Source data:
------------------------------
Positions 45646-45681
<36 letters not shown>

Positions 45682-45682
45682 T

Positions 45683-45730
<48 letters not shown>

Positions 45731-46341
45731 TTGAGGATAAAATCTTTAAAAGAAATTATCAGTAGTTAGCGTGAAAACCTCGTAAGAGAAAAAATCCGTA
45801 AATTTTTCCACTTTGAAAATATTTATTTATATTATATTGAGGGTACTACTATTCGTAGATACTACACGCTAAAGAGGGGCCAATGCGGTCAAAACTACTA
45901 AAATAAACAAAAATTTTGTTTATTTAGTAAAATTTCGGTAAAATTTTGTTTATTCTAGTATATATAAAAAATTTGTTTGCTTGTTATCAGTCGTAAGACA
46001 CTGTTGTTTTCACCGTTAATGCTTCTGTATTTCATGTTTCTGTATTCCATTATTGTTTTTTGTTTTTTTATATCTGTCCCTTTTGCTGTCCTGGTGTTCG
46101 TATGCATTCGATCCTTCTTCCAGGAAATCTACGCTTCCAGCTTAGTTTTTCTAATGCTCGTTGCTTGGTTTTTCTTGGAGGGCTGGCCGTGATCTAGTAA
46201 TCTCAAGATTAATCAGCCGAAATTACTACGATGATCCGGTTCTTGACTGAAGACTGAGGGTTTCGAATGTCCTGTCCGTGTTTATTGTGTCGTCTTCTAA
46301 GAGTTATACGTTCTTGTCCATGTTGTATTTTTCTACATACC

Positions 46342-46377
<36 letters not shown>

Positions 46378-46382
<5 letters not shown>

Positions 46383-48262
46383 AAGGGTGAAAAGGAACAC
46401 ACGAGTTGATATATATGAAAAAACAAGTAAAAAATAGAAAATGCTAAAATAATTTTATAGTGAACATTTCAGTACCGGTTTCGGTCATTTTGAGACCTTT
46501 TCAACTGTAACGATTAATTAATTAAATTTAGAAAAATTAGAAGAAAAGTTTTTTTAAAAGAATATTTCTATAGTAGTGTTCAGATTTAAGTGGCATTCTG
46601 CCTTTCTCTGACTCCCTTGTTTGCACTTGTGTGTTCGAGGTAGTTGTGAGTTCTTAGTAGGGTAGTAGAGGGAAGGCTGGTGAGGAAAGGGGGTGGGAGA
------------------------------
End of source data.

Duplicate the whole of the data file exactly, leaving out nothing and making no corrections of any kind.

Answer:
Positions 45646-45681
<36 letters not shown>

Positions 45682-45682
45682 T

Positions 45683-45730
<48 letters not shown>

Positions 45731-46341
45731 TTGAGGATAAAATCTTTAAAAGAAATTATCAGTAGTTAGCGTGAAAACCTCGTAAGAGAAAAAATCCGTA
45801 AATTTTTCCACTTTGAAAATATTTATTTATATTATATTGAGGGTACTACTATTCGTAGATACTACACGCTAAAGAGGGGCCAATGCGGTCAAAACTACTA
45901 AAATAAACAAAAATTTTGTTTATTTAGTAAAATTTCGGTAAAATTTTGTTTATTCTAGTATATATAAAAAATTTGTTTGCTTGTTATCAGTCGTAAGACA
46001 CTGTTGTTTTCACCGTTAATGCTTCTGTATTTCATGTTTCTGTATTCCATTATTGTTTTTTGTTTTTTTATATCTGTCCCTTTTGCTGTCCTGGTGTTCG
46101 TATGCATTCGATCCTTCTTCCAGGAAATCTACGCTTCCAGCTTAGTTTTTCTAATGCTCGTTGCTTGGTTTTTCTTGGAGGGCTGGCCGTGATCTAGTAA
46201 TCTCAAGATTAATCAGCCGAAATTACTACGATGATCCGGTTCTTGACTGAAGACTGAGGGTTTCGAATGTCCTGTCCGTGTTTATTGTGTCGTCTTCTAA
46301 GAGTTATACGTTCTTGTCCATGTTGTATTTTTCTACATACC

Positions 46342-46377
<36 letters not shown>

Positions 46378-46382
<5 letters not shown>

Positions 46383-48262
46383 AAGGGTGAAAAGGAACAC
46401 ACGAGTTGATATATATGAAAAAACAAGTAAAAAATAGAAAATGCTAAAATAATTTTATAGTGAACATTTCAGTACCGGTTTCGGTCATTTTGAGACCTTT
46501 TCAACTGTAACGATTAATTAATTAAATTTAGAAAAATTAGAAGAAAAGTTTTTTTAAAAGAATATTTCTATAGTAGTGTTCAGATTTAAGTGGCATTCTG
46601 CCTTTCTCTGACTCCCTTGTTTGCACTTGTGTGTTCGAGGTAGTTGTGAGTTCTTAGTAGGGTAGTAGAGGGAAGGCTGGTGAGGAAAGGGGGTGGGAGA